Ed Case: Abercrombie, Aiona “both honest, independent, experienced candidates”
Abercrombie has edge (49-44 over Hannemann)
Former U.S. Rep. Neil Abercrombie and former Honolulu Mayor Mufi Hannemann are in a statistical tie ahead of the Democratic primary for governor, a new Hawaii Poll has found, but Abercrombie appears to be holding a slight edge.
(Remember when Charles Djou had a polling lead that is within the margin of error? The SA/SB/HA refused to acknowledge Djou had a lead. Compare that to the SA’s headline on this article.)
Abercrombie drew 49 percent and Hannemann had 44 percent in the poll, while 8 percent said they were undecided. The margin of error was 4.8 percentage points.
(Poll shows that any GOP crossover votes might go 72% to 28% for Hannemann)
SA: Election polling by media keeps things honest (Democrats still replaying the Special Election in their heads. So sad.)
ILind: Debating the debates
(All the squabbling about Hannemann’s alleged anti-haole bias is designed to push whites into Neil’s camp and swing the majority-white neighbor islands in Abercrombie’s favor.)
Holding course: Recktenwald likely will not alter the high court's direction (Nomination approved by SA)
(In other words, Hanabusa and the other Senate Democrats can approve him.)
Gov. Linda Lingle's chief justice nominee would bring administrative skills and leadership as budget restrictions and furloughs challenge the state's high court.
But Hawaii Supreme Court Associate Justice Mark Recktenwald's judicial track record suggests he won't alter the jurisprudence of the state's third branch of government, known for rulings that sometimes rankled Lingle and her administration.
Senate President Colleen Hanabusa, a lawyer, said Recktenwald isn't known for dissenting from the high court's rulings since his appointment as an associate justice in May last year.
"I do not believe that he's going to be immediately seen as somebody who is going to move or change the direction of the court at all," she said.
Even the governor declined to predict whether her appointment might move the court "back to center."
"Definitely, time will tell something like that," she said at the press conference Aug. 13 announcing her appointment of Recktenwald to a 10-year term. "You all know the history of appointments. Sometimes what you think happens doesn't end up happening."
(There is something to say here, but lets just wait until the Senate confirms Recktenwald.)
Recktenwald declined to describe his judicial philosophy when his appointment was announced, saying one cannot "pigeonhole" a judge. He later declined to comment "out of respect" of the pending review of his appointment by the Hawaii State Bar Association and state Senate.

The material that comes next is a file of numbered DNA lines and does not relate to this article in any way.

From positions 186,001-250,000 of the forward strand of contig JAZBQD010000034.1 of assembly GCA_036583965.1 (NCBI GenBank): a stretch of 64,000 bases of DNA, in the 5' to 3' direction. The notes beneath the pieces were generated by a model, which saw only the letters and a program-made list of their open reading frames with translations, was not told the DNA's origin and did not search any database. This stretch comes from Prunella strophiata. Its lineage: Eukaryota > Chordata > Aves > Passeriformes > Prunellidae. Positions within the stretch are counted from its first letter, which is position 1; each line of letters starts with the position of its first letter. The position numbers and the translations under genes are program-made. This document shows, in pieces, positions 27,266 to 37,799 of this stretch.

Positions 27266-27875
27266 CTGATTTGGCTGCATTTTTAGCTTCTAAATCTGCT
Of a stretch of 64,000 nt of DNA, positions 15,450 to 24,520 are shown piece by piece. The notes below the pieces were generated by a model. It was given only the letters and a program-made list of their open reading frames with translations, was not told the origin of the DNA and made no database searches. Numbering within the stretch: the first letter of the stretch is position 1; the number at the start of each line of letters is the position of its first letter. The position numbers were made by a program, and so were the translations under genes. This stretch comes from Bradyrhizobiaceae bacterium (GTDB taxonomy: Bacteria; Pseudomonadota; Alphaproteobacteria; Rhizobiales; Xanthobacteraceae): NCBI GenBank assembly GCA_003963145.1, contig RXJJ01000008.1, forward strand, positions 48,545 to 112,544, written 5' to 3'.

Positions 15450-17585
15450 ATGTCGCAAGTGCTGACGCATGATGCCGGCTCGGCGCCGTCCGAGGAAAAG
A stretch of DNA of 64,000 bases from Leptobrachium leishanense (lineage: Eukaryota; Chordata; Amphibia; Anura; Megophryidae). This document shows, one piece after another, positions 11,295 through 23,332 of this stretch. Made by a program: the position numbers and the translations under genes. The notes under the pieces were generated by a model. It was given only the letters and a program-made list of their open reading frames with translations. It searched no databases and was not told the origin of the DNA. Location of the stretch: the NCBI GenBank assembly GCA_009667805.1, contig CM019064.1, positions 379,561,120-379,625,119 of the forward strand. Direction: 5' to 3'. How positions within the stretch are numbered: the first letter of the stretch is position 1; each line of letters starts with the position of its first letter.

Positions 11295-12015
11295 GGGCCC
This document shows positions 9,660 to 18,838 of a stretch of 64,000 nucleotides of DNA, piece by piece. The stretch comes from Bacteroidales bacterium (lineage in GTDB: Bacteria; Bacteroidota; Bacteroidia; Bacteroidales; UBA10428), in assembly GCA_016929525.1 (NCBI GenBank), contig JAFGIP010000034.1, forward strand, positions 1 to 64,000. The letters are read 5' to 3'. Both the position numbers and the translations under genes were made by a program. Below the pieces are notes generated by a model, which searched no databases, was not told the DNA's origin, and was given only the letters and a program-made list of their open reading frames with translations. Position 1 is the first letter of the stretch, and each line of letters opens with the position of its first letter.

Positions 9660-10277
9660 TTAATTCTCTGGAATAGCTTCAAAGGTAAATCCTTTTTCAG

(He wouldn’t want to describe himself as a “modest” judge who upholds the law. That would bring certain death.)
SA: Term on state high court saw 9 published opinions
HFP: CJ-Appointee Recktenwald: Eleven Supreme Court Opinions
Obama, Djou deliver dueling addresses
In the Republicans' weekly address, Hawaii Representative Charles Djou said the government should cut spending in order to reduce the need to borrow funds or raise taxes. He said continuing to spend too much will only produce what he called "the same dismal results."
This is the first time in American history that both the Presidential address and the opposition party address were delivered by politicians raised in Hawaii. (Harbinger of two party system for the state?)
Poll about the Poll says: More residents leaning toward absentee voting
Respondents on Oahu were more likely to vote via absentee mail-in than their counterparts on the neighbor islands (42 percent vs. 28 percent), but less likely to participate in absentee walk-in voting (6 percent vs. 12 percent).
Age, ethnicity and political affiliation appeared to be factors in who intended to cast an absentee ballot.
Respondents age 35 or younger were more likely to vote via absentee mail-in (43 percent) or absentee walk-in (9 percent) than those age 55 and older (38 percent and 7 percent, respectively).
Japanese (43 percent), Hawaiian (41 percent) and Caucasian (35 percent) respondents were more likely to opt for absentee mail-in voting than Filipino voters (26 percent). However, only 3 percent of Caucasian respondents said they would vote via absentee walk-in, compared with 8 percent to 10 percent for Japanese, Hawaiian and Filipino voters.
Early voting was also more popular among Republican voters. Of respondents who said they usually vote Republican, 45 percent intended to vote via absentee mail-in and 9 percent through absentee walk-in. Of those who usually vote for Democratic candidates, 34 percent said they would mail in their votes and 7 percent said they would do walk-in before Sept. 18. The respective percentages were 41 percent and 10 percent for those who typically vote independent.
Emily Naeole’s husband flees state, alleges domestic violence, threats